The second-generation Canon EOS 7D Mark II DSLR shows its semi-professional status as much in its rapid response times and list of features as long as your arm as it does in its sturdy, weather-resistant build.
Granted, it offers an APS-C sensor rather than a full-frame one, but this is a bonus for the target audience, one that prioritises extra reach for its lenses over the benefits of full-frame shooting.
Its traditional optical viewfinder, which offers a 100% field of view, is big and bright enough for eye-level image composition, even when working in dim lighting conditions. You also get a very capable 65-point AF system to provide pin-sharp focus no matter where your subject wanders in the frame, and battery life is respectable too, giving you around 670 shots per charge.
Canon EOS 7D Mark II Key Specs
Take a close look at what this APS-C DSLR is capable of
Type: DSLR | Sensor: APS-C | Megapixels: 20.2MP | Lens mount: EF-S | Screen: 3in fixed LCD, 1.04 million dots | Viewfinder: Optical | Maximum continuous shooting: 10fps | Max video resolution: 1080p | User level: Enthusiast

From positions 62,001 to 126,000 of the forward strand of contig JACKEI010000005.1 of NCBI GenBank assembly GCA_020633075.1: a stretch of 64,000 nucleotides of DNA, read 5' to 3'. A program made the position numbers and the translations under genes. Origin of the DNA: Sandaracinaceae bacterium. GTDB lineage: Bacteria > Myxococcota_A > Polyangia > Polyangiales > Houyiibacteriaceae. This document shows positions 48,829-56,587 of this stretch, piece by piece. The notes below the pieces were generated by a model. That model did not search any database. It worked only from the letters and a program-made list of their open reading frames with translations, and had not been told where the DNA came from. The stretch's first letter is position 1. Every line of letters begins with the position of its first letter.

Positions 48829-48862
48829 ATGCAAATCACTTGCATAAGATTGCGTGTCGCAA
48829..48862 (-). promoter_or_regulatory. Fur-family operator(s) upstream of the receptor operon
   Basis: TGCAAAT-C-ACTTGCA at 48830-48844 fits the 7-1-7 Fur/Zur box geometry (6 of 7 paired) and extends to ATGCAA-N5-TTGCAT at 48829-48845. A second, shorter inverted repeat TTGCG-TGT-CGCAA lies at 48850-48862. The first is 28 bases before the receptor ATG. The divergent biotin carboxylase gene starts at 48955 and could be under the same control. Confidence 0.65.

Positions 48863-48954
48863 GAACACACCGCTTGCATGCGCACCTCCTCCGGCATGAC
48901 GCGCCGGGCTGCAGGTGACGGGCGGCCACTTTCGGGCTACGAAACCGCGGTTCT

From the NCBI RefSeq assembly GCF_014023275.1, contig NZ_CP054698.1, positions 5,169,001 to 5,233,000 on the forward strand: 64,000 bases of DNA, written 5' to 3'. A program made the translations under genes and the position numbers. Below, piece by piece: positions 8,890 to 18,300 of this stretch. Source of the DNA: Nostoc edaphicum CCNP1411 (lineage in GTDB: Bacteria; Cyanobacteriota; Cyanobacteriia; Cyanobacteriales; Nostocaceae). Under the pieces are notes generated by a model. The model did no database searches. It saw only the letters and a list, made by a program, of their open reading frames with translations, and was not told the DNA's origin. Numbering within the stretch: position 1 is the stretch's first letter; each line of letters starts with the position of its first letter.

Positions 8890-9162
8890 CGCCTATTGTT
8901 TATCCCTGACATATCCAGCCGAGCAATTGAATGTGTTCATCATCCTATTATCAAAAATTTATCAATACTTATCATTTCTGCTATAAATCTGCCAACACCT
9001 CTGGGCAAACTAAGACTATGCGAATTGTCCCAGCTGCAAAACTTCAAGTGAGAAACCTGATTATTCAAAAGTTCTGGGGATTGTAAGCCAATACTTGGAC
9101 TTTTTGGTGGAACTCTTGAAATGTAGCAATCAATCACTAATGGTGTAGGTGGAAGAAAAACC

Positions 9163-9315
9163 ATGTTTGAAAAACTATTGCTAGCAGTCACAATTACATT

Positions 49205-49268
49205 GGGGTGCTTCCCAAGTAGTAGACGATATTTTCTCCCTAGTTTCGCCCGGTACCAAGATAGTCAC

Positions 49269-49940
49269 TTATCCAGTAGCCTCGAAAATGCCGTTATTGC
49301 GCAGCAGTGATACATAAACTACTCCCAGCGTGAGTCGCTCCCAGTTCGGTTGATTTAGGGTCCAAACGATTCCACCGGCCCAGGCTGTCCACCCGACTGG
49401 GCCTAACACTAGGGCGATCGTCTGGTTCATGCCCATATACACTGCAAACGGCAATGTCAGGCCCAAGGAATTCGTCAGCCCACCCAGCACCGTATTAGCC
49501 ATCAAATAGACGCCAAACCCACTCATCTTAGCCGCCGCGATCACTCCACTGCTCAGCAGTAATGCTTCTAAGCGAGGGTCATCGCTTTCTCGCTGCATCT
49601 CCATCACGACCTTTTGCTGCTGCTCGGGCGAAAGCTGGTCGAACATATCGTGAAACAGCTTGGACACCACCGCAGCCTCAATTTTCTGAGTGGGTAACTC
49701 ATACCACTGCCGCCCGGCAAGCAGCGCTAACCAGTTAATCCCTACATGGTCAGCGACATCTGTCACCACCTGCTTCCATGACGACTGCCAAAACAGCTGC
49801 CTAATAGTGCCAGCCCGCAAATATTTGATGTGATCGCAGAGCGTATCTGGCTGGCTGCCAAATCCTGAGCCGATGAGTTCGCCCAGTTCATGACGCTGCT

Given that the older EOS 7D was popular with fledgling filmmakers, it comes as no surprise that Canon has given things a boost here. Full HD capture is available at 60p, and we also get a microphone input for more professional sound via an optional external microphone, plus a headphone jack is provided for audio monitoring. Further improvements come in the form of Dual Pixel AF – a lifesaver for fast and smooth autofocus performance in both live view and video – together with built-in GPS and compatibility with a Wi-Fi unit.
Handling and access to key features feels familiar, though the joystick used to scroll through menu settings on the rear of the EOS 7D Mark II is a little small and can be a tad slippery in the heat of the action.
We do, however, love the fact that the camera has a top-plate LCD for displaying key settings at a glance, plus dedicated small buttons around its screen for altering choices with a spin of an adjacent control wheel. We also get a 3in LCD screen on the back plate although, unlike an increasing number of rivals, it can't be physically adjusted in any way.
Despite some tweaks here and there, it appears that Canon has taken the “if it ain’t broke don’t fix it” approach, following in the footsteps of the justifiably popular EOS 7D. In short, if you don’t need a full-frame DSLR, the second iteration of the EOS 7D is likely to be towards the top of your shortlist.